A stand-alone feature is the thermic tempering of the springs in an oven. Schramm is the last company to carry out this elaborate process: After being wound, each spring is carefully heated to close to 300°C and then carefully cooled again afterwards. This makes them extremely stable and elastic in the long term and the mattress doesn’t develop the notorious “dent” that indicates where the user’s body always lies. After the springs have been hardened, they are individually stitched into little cotton bags by hand. Angela Schramm describes the seamstresses who conscientiously carry out this work as the “muscle at the heart of the company”. The sewn-in springs form the core of each mattress and of each Schramm bed. Depending on the product the different degrees of hardness are assembled according to various “recipes” before being encased with several layers of fabric and padding.
Committed to innovation
Schramm does not, however, just stand for a crafts tradition. The manufactory continuously advances its products in order to achieve an ever greater degree of comfort while sleeping. In 2003, for example Schramm introduced its now patented “Secondary Contour Adaption” (SCA), which allows for the sub-mattress to be lowered or raised by 2 centimeters in the shoulder and hip areas. This is achieved by a motorized mechanism. In 2011 Schramm presented the likewise patented three-mattress-system “Grand Cru” and in 2014 celebrated the premiere of “Two in One”, a one-piece mattress for double beds that can be folded in the middle for transport.
Schramm is without question profiting for the current box-spring boom in Germany. The company has grown considerably in the last 15 years. It started off by many buyers coming across box-spring beds in the USA and growing to appreciate it, Angela Schramm says. On their return they then wanted such a bed at home, too. In the mean-time the box-spring bed has become widespread in Germany as well, in the wake of beds with a slatted frame, which were the default here for many years. Angela Schramm talks of a downright hype that she has been observing for some years now. That said, the company does not rely on German customers alone. Schramm has long since begun conquering foreign markets. Alongside focusing on Germany’s European neighbors, the company’s sights are firmly set on the Asian countries. Schramm is not interested in the US: According to American laws, mattresses sold there have to be “fire retardant” – a characteristic that can only be achieved by inputting an enormous amount of chemicals. For the company committed to using high-quality natural materials, that’s simply not on option.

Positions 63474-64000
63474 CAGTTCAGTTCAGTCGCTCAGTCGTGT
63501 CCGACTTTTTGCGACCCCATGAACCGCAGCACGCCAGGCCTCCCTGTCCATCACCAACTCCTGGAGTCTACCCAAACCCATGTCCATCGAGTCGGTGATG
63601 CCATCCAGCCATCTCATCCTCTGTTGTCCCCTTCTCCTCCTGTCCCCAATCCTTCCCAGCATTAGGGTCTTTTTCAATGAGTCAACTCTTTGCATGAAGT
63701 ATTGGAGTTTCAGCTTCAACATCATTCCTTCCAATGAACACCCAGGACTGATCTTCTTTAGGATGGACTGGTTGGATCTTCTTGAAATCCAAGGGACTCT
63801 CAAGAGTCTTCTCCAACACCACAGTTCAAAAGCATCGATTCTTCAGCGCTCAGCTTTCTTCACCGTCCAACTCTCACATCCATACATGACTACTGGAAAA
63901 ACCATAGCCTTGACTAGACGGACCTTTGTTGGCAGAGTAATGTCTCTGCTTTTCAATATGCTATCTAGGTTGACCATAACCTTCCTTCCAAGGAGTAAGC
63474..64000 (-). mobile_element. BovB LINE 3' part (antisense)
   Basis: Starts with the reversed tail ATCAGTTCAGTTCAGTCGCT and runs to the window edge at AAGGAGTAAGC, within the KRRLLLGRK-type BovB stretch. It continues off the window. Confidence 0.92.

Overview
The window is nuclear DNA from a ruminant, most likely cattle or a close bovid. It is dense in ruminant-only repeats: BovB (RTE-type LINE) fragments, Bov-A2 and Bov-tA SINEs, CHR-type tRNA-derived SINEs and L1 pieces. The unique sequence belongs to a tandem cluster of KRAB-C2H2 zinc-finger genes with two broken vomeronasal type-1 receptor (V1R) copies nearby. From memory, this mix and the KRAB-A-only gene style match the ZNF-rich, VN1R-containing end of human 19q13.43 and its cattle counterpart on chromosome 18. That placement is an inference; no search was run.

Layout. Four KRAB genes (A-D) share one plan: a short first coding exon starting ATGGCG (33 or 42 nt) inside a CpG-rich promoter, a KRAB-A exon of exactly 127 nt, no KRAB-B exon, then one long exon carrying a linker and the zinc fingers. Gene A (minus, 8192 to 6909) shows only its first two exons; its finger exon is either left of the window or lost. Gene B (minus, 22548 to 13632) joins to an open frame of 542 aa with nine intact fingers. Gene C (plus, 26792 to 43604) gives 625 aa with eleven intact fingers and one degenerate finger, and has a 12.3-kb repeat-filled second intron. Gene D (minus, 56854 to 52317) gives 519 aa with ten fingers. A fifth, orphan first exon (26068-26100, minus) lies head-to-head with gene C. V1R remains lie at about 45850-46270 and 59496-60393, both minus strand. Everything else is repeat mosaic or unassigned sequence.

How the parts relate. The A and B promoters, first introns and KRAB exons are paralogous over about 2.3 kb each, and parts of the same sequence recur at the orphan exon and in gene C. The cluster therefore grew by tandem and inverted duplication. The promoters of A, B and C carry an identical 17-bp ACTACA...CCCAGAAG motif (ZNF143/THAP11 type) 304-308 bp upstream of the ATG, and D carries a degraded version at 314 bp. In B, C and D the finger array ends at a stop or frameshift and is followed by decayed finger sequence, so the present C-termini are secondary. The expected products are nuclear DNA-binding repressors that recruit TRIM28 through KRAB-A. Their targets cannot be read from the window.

That said, the company is more excited about the realm of “hospitality”: “Even in the five-star segment, many hotels skimp when it comes to the mattress,” Angela Schramm laments. Some simply lack an awareness of the fact that a high-quality bed is an important part of a first-class stay, she suggests. In addition, existing mattresses often get handled in the wrong way, for example when it comes to turning them over regularly, she adds. In the form of its “Savoy” program the manufactory sells mattresses developed especially for use in top-end hotels. Schramm beds are now being slept on in first-rate locations such as the Fontenay in Hamburg or Schloss Elmau. At the same time, personnel are being trained to look after the mattresses properly. Hotel beds are the best advertisement for the company: After experiencing a quite unprecedented level of sleeping comfort, guests swiftly realize they definitely don’t want to miss out on such joys once they get home.